The Cons of Adopting a Headless Approach
One problem with a truly headless CMS is that it doesn’t have any presentation functionality. This means you will have to use other technologies to present your content.
However, some consider this a benefit because it means they have far greater control of the frontend, even if it’s much more difficult to see a live preview.
Another issue is that headless CMS is designed to simplify a complex system. However, you can only simplify to a limited degree if you don’t want to lose all the functionality.
So, what headless CMS tends to do is shift the complexity from the server side to the frontend.
While focusing all the complexity in a client-side single page application isn’t necessarily a bad thing, it’s not always the right approach either.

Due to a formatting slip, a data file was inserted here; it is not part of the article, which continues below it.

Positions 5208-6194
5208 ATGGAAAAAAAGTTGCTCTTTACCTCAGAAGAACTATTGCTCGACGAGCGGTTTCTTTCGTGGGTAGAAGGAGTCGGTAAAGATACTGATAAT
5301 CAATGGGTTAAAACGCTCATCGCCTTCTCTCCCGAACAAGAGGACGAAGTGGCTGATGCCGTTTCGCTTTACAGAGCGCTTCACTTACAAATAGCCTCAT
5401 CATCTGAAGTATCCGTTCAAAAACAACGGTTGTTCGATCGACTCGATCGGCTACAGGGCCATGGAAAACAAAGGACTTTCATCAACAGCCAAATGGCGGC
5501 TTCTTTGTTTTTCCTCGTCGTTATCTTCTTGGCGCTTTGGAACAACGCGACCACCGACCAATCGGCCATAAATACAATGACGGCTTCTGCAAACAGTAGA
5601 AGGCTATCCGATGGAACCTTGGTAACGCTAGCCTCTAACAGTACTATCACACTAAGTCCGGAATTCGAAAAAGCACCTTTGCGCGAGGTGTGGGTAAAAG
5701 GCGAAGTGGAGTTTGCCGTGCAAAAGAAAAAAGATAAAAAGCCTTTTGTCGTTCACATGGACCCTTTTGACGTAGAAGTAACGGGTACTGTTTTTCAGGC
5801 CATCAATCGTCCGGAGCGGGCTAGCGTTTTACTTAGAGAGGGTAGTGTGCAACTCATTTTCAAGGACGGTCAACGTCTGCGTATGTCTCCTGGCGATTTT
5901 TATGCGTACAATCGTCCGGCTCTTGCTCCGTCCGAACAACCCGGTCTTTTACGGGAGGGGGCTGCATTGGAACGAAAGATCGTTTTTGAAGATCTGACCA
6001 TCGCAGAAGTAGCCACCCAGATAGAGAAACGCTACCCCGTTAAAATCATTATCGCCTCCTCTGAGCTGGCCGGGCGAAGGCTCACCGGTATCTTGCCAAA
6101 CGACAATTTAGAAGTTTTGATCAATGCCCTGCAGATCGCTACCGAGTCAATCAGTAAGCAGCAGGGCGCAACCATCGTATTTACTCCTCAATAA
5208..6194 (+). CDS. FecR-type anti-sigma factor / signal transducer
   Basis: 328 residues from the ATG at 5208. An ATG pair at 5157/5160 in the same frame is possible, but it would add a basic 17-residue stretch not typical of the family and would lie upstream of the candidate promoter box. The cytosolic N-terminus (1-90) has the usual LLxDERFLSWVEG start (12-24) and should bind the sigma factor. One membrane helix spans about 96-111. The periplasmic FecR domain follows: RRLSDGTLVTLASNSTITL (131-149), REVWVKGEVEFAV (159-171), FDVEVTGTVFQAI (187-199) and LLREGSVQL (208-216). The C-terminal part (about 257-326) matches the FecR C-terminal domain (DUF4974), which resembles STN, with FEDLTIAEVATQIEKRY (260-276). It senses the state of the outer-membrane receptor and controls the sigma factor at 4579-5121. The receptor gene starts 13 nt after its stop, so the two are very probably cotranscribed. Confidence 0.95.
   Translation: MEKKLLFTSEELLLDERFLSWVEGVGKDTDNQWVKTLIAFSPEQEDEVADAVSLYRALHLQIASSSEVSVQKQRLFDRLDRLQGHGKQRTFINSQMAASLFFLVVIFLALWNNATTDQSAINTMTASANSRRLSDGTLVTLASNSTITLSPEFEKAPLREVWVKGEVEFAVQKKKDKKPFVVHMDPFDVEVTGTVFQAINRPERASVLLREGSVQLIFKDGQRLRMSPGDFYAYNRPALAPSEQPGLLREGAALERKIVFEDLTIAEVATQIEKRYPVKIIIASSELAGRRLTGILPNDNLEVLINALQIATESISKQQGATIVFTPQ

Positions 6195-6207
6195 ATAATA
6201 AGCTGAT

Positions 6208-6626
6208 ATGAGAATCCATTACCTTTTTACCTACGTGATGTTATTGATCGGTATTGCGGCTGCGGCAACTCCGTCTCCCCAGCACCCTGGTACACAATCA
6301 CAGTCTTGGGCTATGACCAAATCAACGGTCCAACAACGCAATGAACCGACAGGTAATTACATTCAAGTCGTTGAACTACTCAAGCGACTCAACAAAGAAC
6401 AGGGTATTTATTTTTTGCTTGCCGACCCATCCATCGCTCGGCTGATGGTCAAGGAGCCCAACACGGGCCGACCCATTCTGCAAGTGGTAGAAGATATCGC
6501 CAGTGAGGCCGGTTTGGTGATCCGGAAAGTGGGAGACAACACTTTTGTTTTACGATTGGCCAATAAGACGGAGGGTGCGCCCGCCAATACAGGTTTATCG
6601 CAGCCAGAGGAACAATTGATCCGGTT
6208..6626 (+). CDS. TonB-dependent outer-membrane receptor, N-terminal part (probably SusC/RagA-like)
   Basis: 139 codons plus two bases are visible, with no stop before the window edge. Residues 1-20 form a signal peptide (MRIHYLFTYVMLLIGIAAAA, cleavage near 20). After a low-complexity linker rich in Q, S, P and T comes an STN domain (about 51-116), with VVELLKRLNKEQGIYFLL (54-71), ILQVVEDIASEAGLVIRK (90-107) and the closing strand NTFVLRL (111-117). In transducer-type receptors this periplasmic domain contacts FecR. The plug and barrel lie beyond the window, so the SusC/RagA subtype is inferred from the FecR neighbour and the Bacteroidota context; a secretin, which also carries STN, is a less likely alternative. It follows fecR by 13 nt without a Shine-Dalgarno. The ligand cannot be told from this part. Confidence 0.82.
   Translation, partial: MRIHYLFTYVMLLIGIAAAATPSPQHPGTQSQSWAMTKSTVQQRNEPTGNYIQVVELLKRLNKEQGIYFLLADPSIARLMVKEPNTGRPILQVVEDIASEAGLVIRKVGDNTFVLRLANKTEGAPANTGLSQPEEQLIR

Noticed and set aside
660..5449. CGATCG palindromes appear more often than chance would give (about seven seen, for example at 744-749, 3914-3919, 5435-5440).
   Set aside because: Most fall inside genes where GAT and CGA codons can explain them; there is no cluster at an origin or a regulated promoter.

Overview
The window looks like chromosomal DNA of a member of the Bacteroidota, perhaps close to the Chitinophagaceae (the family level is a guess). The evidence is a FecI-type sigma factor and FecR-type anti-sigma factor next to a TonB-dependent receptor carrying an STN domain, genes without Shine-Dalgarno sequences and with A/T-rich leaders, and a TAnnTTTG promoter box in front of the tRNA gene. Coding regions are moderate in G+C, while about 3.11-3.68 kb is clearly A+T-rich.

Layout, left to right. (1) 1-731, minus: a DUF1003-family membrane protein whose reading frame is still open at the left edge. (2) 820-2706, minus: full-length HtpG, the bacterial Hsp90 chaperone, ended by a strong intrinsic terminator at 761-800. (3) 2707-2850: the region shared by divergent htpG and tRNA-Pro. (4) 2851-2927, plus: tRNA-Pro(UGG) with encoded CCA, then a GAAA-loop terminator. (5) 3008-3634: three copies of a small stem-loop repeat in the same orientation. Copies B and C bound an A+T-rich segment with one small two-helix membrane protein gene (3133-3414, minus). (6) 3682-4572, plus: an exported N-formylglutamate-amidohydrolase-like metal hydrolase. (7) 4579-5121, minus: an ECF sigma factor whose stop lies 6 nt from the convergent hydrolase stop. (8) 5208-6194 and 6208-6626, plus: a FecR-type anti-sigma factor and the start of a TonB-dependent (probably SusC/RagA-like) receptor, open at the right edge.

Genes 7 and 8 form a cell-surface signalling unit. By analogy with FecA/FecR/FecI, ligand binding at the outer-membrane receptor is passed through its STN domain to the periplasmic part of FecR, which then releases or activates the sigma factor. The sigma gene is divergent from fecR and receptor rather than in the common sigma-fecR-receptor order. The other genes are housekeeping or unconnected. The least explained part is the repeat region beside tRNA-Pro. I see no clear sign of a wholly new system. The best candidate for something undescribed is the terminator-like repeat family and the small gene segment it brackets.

If you go completely headless and ditch your DXP, you’ll lose access to all this functionality. Of course, you can always build your own, but at what cost?
That’s also another drawback to headless CMS. When adopting this approach, many organizations take an all-or-nothing attitude.
Unfortunately, rapid change that involves throwing everything out and starting from zero comes at a high cost. In many cases, that cost is simply not worth it.
Headless CMS is here to stay and will likely be the shape of things to come in the future. Headless CMS offers many benefits, including unmatched flexibility, fast content delivery, and unparalleled ease of integration for new technologies.
However, it also has drawbacks, such as high costs if not done right and loss of functionality. Ultimately, each organization have different requirements and would need to evaluate the strategy of using a headless CMS because decoupling your CMS is something you should seriously consider.